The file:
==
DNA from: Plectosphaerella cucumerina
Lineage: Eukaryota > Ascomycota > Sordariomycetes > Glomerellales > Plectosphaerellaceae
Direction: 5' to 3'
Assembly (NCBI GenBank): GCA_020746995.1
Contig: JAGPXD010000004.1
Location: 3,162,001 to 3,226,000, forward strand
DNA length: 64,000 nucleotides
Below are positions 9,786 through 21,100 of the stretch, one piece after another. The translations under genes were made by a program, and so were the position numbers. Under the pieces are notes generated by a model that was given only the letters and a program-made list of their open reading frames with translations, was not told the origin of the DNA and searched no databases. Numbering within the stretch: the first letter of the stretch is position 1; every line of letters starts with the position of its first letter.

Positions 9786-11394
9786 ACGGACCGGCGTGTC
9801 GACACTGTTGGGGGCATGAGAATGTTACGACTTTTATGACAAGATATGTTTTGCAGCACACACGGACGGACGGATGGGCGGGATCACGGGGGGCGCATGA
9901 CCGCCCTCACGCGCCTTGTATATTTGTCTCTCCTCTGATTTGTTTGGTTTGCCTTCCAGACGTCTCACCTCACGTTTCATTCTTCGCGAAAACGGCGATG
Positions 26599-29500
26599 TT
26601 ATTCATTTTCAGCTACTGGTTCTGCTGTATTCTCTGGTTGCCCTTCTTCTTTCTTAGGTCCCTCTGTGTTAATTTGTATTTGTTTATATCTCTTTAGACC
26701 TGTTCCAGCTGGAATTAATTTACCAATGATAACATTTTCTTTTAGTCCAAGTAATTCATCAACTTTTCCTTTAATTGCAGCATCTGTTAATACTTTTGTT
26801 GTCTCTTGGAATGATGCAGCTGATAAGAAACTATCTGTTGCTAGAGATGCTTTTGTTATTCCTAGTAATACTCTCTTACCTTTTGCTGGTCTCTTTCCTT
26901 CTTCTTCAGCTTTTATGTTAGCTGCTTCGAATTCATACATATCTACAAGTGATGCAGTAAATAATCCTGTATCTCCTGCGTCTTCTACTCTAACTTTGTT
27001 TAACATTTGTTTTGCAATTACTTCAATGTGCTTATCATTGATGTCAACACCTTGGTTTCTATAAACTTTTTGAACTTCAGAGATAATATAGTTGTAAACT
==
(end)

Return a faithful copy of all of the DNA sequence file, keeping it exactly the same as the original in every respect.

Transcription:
DNA from: Plectosphaerella cucumerina
Lineage: Eukaryota > Ascomycota > Sordariomycetes > Glomerellales > Plectosphaerellaceae
Direction: 5' to 3'
Assembly (NCBI GenBank): GCA_020746995.1
Contig: JAGPXD010000004.1
Location: 3,162,001 to 3,226,000, forward strand
DNA length: 64,000 nucleotides
Below are positions 9,786 through 21,100 of the stretch, one piece after another. The translations under genes were made by a program, and so were the position numbers. Under the pieces are notes generated by a model that was given only the letters and a program-made list of their open reading frames with translations, was not told the origin of the DNA and searched no databases. Numbering within the stretch: the first letter of the stretch is position 1; every line of letters starts with the position of its first letter.

Positions 9786-11394
9786 ACGGACCGGCGTGTC
9801 GACACTGTTGGGGGCATGAGAATGTTACGACTTTTATGACAAGATATGTTTTGCAGCACACACGGACGGACGGATGGGCGGGATCACGGGGGGCGCATGA
9901 CCGCCCTCACGCGCCTTGTATATTTGTCTCTCCTCTGATTTGTTTGGTTTGCCTTCCAGACGTCTCACCTCACGTTTCATTCTTCGCGAAAACGGCGATG
Positions 26599-29500
26599 TT
26601 ATTCATTTTCAGCTACTGGTTCTGCTGTATTCTCTGGTTGCCCTTCTTCTTTCTTAGGTCCCTCTGTGTTAATTTGTATTTGTTTATATCTCTTTAGACC
26701 TGTTCCAGCTGGAATTAATTTACCAATGATAACATTTTCTTTTAGTCCAAGTAATTCATCAACTTTTCCTTTAATTGCAGCATCTGTTAATACTTTTGTT
26801 GTCTCTTGGAATGATGCAGCTGATAAGAAACTATCTGTTGCTAGAGATGCTTTTGTTATTCCTAGTAATACTCTCTTACCTTTTGCTGGTCTCTTTCCTT
26901 CTTCTTCAGCTTTTATGTTAGCTGCTTCGAATTCATACATATCTACAAGTGATGCAGTAAATAATCCTGTATCTCCTGCGTCTTCTACTCTAACTTTGTT
27001 TAACATTTGTTTTGCAATTACTTCAATGTGCTTATCATTGATGTCAACACCTTGGTTTCTATAAACTTTTTGAACTTCAGAGATAATATAGTTGTAAACT